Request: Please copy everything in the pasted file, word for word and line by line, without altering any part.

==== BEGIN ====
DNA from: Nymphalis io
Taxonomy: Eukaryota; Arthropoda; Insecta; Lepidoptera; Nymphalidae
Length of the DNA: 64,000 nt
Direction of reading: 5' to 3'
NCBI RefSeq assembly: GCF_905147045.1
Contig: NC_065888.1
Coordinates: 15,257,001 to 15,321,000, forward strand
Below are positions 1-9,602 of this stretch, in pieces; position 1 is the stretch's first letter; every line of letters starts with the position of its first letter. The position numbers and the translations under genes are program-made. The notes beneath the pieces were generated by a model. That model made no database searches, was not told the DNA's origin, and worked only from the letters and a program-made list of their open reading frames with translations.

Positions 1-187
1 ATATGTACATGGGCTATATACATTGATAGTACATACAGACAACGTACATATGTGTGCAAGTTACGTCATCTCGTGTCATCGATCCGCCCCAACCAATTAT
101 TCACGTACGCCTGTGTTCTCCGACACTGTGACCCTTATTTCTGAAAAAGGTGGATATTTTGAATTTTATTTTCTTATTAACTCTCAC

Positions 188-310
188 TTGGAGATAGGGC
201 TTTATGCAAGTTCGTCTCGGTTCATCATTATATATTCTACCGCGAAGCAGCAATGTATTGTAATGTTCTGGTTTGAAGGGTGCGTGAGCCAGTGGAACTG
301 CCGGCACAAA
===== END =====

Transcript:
DNA from: Nymphalis io
Taxonomy: Eukaryota; Arthropoda; Insecta; Lepidoptera; Nymphalidae
Length of the DNA: 64,000 nt
Direction of reading: 5' to 3'
NCBI RefSeq assembly: GCF_905147045.1
Contig: NC_065888.1
Coordinates: 15,257,001 to 15,321,000, forward strand
Below are positions 1-9,602 of this stretch, in pieces; position 1 is the stretch's first letter; every line of letters starts with the position of its first letter. The position numbers and the translations under genes are program-made. The notes beneath the pieces were generated by a model. That model made no database searches, was not told the DNA's origin, and worked only from the letters and a program-made list of their open reading frames with translations.

Positions 1-187
1 ATATGTACATGGGCTATATACATTGATAGTACATACAGACAACGTACATATGTGTGCAAGTTACGTCATCTCGTGTCATCGATCCGCCCCAACCAATTAT
101 TCACGTACGCCTGTGTTCTCCGACACTGTGACCCTTATTTCTGAAAAAGGTGGATATTTTGAATTTTATTTTCTTATTAACTCTCAC

Positions 188-310
188 TTGGAGATAGGGC
201 TTTATGCAAGTTCGTCTCGGTTCATCATTATATATTCTACCGCGAAGCAGCAATGTATTGTAATGTTCTGGTTTGAAGGGTGCGTGAGCCAGTGGAACTG
301 CCGGCACAAA